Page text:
An American company named Maxpedition has a huge variety of bags and pouches that are all built from super-tough ballistic nylon, and treated to be highly water-resistant (meaning fog, mist, and light showers are fine, but prolonged deluges are not). Their rather descriptively-named 7x5x2 Pouch is the perfect size, for example, to hold a Sony PCM-D50 recorder with its USB cable, a set of earbuds (for emergency or backup monitoring), and eight batteries. This can then easily be thrown inside any bag, carried on a belt, or strapped to another MOLLE-compatible bag. Personally, I like having all relevant accessories in the same place as the recorder, especially when a plum recording opportunity arises. The last thing a recordist wants to do is search a larger bag for spare batteries!

Mission Two: Stealth Recording

Realistically, any bag can be used to do stealth recording (any recording where you don’t want casual onlookers to know that you’re recording sound). But one bag comes to mind as being very well-suited to this purpose: The Maxpedition Lunada.

The Maxpedition Lunada is just big enough to fit an iPad, or a Sony PCM-D50, or even a Sound Devices recorder.

This small sling-style bag is the perfect size to carry an iPad, a large notebook, pens, and all the usual things someone might take around town or to the office. However, it is also a perfect size to fit a Sound Devices 700 series recorder. It’s not intended for this purpose, so it’s not easy to monitor levels live with it, but the bag’s small size and ability to hold a few more items and accessories makes it a great urban stealth recording bag. (I use the recorder vertically in the bag, since when you sling it around to your chest, the bag is horizontally oriented towards you anyway.)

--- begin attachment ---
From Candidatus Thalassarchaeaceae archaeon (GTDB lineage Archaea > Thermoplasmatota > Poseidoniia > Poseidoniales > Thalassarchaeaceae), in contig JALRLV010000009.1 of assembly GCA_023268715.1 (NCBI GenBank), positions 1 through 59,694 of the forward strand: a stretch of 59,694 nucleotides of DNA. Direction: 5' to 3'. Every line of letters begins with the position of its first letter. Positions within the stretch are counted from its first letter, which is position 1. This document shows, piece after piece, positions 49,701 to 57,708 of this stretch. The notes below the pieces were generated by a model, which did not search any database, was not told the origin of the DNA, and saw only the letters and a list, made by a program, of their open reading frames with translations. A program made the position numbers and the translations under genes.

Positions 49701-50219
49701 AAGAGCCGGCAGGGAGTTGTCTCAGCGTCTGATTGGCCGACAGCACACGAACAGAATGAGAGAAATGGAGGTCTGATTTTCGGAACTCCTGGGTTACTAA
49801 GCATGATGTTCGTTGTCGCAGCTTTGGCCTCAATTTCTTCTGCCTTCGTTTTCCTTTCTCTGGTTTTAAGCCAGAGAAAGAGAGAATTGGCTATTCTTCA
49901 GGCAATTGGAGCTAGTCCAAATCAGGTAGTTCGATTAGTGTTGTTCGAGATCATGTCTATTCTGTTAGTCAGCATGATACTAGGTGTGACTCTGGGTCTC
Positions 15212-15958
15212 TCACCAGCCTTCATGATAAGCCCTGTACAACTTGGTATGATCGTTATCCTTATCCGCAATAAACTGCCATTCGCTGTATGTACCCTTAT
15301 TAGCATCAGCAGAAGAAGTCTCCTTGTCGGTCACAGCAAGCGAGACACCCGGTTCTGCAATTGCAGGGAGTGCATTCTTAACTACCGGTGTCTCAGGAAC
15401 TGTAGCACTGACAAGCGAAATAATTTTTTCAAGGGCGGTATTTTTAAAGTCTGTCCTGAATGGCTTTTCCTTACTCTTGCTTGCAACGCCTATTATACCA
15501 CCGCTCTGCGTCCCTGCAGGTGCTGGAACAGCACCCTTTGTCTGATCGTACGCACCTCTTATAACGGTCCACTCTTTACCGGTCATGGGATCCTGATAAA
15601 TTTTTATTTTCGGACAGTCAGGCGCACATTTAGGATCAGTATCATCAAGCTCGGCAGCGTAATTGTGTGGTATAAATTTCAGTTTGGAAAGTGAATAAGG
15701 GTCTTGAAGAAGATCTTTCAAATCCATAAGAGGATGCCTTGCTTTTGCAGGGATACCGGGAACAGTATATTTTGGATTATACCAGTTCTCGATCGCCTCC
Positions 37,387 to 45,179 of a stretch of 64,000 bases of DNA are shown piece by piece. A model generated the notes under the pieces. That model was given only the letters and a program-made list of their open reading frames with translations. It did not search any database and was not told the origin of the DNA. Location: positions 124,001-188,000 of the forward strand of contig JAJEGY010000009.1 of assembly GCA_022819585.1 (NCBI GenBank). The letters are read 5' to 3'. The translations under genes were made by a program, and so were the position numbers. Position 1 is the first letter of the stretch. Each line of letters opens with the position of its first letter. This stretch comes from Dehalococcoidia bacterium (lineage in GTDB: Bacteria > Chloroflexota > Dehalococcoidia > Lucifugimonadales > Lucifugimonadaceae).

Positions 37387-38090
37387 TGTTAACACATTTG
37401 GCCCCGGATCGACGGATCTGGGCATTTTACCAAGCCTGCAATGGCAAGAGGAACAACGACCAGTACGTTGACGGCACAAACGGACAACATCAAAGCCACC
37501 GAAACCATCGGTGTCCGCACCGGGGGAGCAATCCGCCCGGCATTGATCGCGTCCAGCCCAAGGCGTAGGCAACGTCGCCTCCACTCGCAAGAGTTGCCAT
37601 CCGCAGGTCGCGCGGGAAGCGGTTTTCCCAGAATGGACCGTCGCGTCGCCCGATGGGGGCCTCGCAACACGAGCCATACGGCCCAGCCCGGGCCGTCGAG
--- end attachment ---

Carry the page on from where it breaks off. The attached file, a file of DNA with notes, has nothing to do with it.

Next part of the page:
Mission Three: Packing a Microphone Windscreen

Unless you were one of the few that bought a DPA WindPac collapsible windscreen before they were discontinued, chances are your mics are in large, bulky windscreens that are hard to protect and carry for long distances. (You do use a windscreen, right? Don’t make me come over there!)

This Maratac Extreme Satellite Antenna bag can fit wider stereo Rycote windscreens for ORTF or mid-side rigs.

The best bag I’ve found for this is actually intended to carry the antenna for a military satellite radio. Made by Maratac and sold by CountyComm, this sling bag is a squared-off tube covered in MOLLE webbing, two long zippered pockets on each side, and a dual-zipper main compartment. This compartment is against your back, which improves its resistance to rain, dust, and sand while it’s being worn. They fit Rycote windscreens up to six inches in diameter, and they also perfectly fit the thinner but much longer Røde Blimp and many Rycote shotgun-specific windscreens. The picture above also shows a telescoping mic boom stand in the bag, and they are also long enough to fit lightweight light or mic stands under 19″ in length. Of course, these things can also be strapped to the outside courtesy of the MOLLE webbing (as was the 25′ stereo cable shown in the first photo in this article). The bag, like the others described in this article, resists moisture well, even when placed upon damp ground. (Not big enough? CountyComm sells an even longer one, although its width is the same.)

So…what’s not to like?

Aesthetics aside – military-style gear isn’t everyone’s style – there are some other aspects to consider before deciding if this kind of portage system is for you. First of all, the bombproof construction of these bags makes some of them rather heavy, a consideration for long-distance trekking to one’s recording location. Second, while likely to get some jealous looks locally, they do look like they carry serious equipment, so some designs might not be appropriate for keeping the lowest profile possible.

There are as many non-mil-spec alternatives as there are yet more bags in the larger universe of military-spec equipment that could be useful to field recordists. So many, in fact, that the Portage series will continue until they’re all explored! More information on ultra-light, backpacking-compatible, and international options will be discussed in future installments.

Have any mil-spec bags that work well for you? Have any misadventures or saved-your-butt stories around such bulletproof packs? Let’s hear it in the comments.